July 18, 2020
This is the first in a series on recent events in Cook County corruption. Stay tuned for more on Michael Cabonargi, Dan Patlak, Larry Rodgers, Joseph Berrios, and more.
Michael Madigan has been the most powerful man in Illinois for several decades now. He runs both the state legislature and state Democratic party through both (a) his de jure powers as the Chair of the Illinois Democratic Party, Speaker of the Illinois House of Representatives, and Member of the Illinois House of Representatives (22nd district); and (b) his de facto power as the spider in a seemingly endless web of campaign contributions, patronage appointments, and electioneering. He is, to cop a crude video game metaphor, the “final boss” of machine politics in Illinois and probably the country.
On July 17, 2020, Jon Lausch, United States Attorney for the Northern District of Illinois, filed criminal charges against ComEd alleging, inter alia, that the public utility engaged in an expansive bribery scheme to buy influence in the Illinois General Assembly. However, more interesting than the state’s charges are ComEd’s sworn averments that between 2011 and 2019, they did, in fact, bribe Speaker Madigan and his subordinates with “jobs [involving little to no work], vendor subcontracts, and monetary payments […]” to curry his favor in the state house. These averments flatly admit to criminal activity and further agree to pay $200,000,000 and fully cooperate with the government in exchange for dismissal of the charges.
That same day, subpoenas — court orders demanding the production of documents and testimony — were delivered to Speaker Madigan’s office seeking information about his political organization, law firm, and a laundry list of political allies including former alderman, state representative, and precinct captains. Specifically named were Will Cousineau, Frank Clark, Frank Olivo, Ed Moody, Shaw Decremer, Michael Zalewski, Ray Nice, and Eddie Acevedo — all of whom were / are part of Speaker Madigan’s political apparatus.
The entire situation was adeptly summarized by Rich Miller at the Chicago Sun-Times as follows: “One of the most politically powerful entities in this state, ComEd, has basically admitted bribing the most politically powerful person in this state, House Speaker Michael Madigan.” Personally, I would remove the “basically” from that sentence but, hey, that’s just me.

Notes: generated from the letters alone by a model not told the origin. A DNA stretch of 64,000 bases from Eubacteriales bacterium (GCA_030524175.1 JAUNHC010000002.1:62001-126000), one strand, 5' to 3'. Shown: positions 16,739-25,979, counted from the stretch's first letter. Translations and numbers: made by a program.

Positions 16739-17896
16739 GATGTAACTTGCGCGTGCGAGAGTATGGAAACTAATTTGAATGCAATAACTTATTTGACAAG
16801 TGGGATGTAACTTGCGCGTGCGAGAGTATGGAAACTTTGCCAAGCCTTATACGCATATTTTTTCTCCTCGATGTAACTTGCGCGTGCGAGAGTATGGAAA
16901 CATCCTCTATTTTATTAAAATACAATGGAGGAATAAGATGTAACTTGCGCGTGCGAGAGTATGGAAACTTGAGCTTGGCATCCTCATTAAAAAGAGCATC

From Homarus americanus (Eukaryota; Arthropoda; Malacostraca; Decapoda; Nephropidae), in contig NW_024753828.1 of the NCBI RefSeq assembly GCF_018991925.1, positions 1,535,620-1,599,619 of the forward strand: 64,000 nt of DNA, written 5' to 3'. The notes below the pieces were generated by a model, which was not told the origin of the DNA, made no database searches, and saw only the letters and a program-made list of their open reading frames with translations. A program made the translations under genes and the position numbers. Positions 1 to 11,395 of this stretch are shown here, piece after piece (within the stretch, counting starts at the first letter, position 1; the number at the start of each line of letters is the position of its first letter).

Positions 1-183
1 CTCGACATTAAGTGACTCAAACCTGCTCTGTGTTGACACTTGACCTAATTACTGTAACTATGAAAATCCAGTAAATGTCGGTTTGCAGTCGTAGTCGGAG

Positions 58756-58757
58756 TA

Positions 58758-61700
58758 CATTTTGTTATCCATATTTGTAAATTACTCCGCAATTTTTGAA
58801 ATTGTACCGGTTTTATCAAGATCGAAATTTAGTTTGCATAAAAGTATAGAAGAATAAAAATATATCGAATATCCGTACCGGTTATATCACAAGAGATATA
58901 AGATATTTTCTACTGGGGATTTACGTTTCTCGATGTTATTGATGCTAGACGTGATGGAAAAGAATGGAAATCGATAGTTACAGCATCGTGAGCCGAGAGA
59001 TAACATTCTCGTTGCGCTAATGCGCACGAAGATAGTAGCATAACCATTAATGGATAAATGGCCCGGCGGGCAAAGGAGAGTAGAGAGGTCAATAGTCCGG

Speaker Madigan’s office responded to the foregoing by (a) categorically denying any wrongdoing in any capacity ever and saying any claims to the contrary are “unfounded;” and (b) downplaying the subpoenas as seeking “among other things, documents related to possible job recommendations.” The former statement is insultingly stupid as it requires it’s audience to believe that when a fifteen billion dollar company admits under oath that they bribed a man for eight years, paid $200,000,000 as contrition for such bribes, and rolled over like a dog to avoid being reamed by the federal government, this is not a good “foundation” for concluding maybe — just maybe — some actual bribery occurred. The latter statement is an obvious mischaracterization as, if you read the subponea — which requests documents on twelve different topics ranging from several disgraced former public officials to ComEd, Walgreen, and Rush medical — and conclude that the document is about “job descriptions,” you need your head examined.
Governor Pritzker — who is, probably, the second most powerful man in Illinois — has stated that if these allegations are true, Speaker Madigan “must resign.” Two other Democratic “Madigan friendly” legislators — Rep. Stephanie Kifowit, D-Oswego and Rep. Kelly Cassidy — joined the Governor in his condemnation and conclusion. While what will come of this is, obviously, quite uncertain, the list of Madigan associates already compromised (Danny Solis, Kevin Quinn, et al.) is so long and the mountain of evidence implicating those remaining Madigan associates is so high, I suspect someone is gonna flip like a flapjack to get out of the griddle and turn on Uncle Mike.
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